How is Business Responding?
ADBI series on Asian Economic Integration and Cooperation
Edited by Masahiro Kawai and Ganeshan Wignaraja
Chapter 6: Singapore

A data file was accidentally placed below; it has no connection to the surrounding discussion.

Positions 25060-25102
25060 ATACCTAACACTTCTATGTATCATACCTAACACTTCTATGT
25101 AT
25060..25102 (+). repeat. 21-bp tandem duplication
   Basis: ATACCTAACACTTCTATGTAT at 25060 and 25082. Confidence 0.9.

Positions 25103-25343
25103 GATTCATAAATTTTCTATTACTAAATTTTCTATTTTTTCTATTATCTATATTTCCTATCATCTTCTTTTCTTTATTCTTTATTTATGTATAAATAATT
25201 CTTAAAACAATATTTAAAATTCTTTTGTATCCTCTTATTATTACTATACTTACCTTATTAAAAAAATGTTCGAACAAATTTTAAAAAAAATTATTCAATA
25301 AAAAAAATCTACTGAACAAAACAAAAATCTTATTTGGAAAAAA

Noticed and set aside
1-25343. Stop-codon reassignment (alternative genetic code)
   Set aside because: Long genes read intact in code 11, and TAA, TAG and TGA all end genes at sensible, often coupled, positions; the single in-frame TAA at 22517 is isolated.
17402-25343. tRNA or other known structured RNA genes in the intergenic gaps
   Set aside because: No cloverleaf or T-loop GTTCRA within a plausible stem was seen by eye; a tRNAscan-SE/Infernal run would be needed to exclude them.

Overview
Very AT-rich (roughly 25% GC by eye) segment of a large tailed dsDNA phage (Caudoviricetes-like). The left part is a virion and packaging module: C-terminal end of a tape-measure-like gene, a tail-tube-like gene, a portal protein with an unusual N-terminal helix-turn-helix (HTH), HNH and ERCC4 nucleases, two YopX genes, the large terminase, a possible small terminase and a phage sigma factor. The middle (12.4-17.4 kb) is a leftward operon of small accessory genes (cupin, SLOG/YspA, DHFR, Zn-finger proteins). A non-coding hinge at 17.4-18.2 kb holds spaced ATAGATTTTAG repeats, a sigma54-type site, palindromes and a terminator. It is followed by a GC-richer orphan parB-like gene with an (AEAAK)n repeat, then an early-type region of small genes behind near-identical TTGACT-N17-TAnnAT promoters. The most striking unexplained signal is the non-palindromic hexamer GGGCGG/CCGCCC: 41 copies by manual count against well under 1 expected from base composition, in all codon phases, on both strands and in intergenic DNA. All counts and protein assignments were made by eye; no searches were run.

Chia Siow Yue INTRODUCTION The number of free trade agreements (FTAs) has been growing rapidly in Asia since 2000 and these agreements are used by governments as a major instrument of trade policy and foreign policy. Singapore has signed and is negotiating numerous plurilateral and bilateral FTAs to secure economic benefits by gaining access to the markets of FTA partners, consolidating itself as a services hub, attracting more foreign investors and protecting its growing investments abroad. Singapore offers free trade in goods (except for import tariffs on a few alcoholic beverages), so its attraction for its FTA partners lies in its restricted services market as well as its value as an investment location, investment partner and regional gateway to the rest of Asia. There is a growing literature on measuring the effects of FTAs through computable general equilibrium (CGE) modelling. However, there are few empirical studies on the behaviour and perceptions of firms toward FTAs in Asia. The main contribution of this chapter is the results of a survey of firms in Singapore that attempts to cover this knowledge gap. The survey covers firms in three export industries: electronics, pharmaceuticals and chemicals, and textiles and garments. Although the automotive industry had initially been chosen as one of the three industries of focus in the survey, its coverage had to be abandoned when the nine firms surveyed were found to be engaged in trading rather than automotive parts manufacturing.1 The automotive industry was replaced with the pharmaceuticals and chemicals industry, which...
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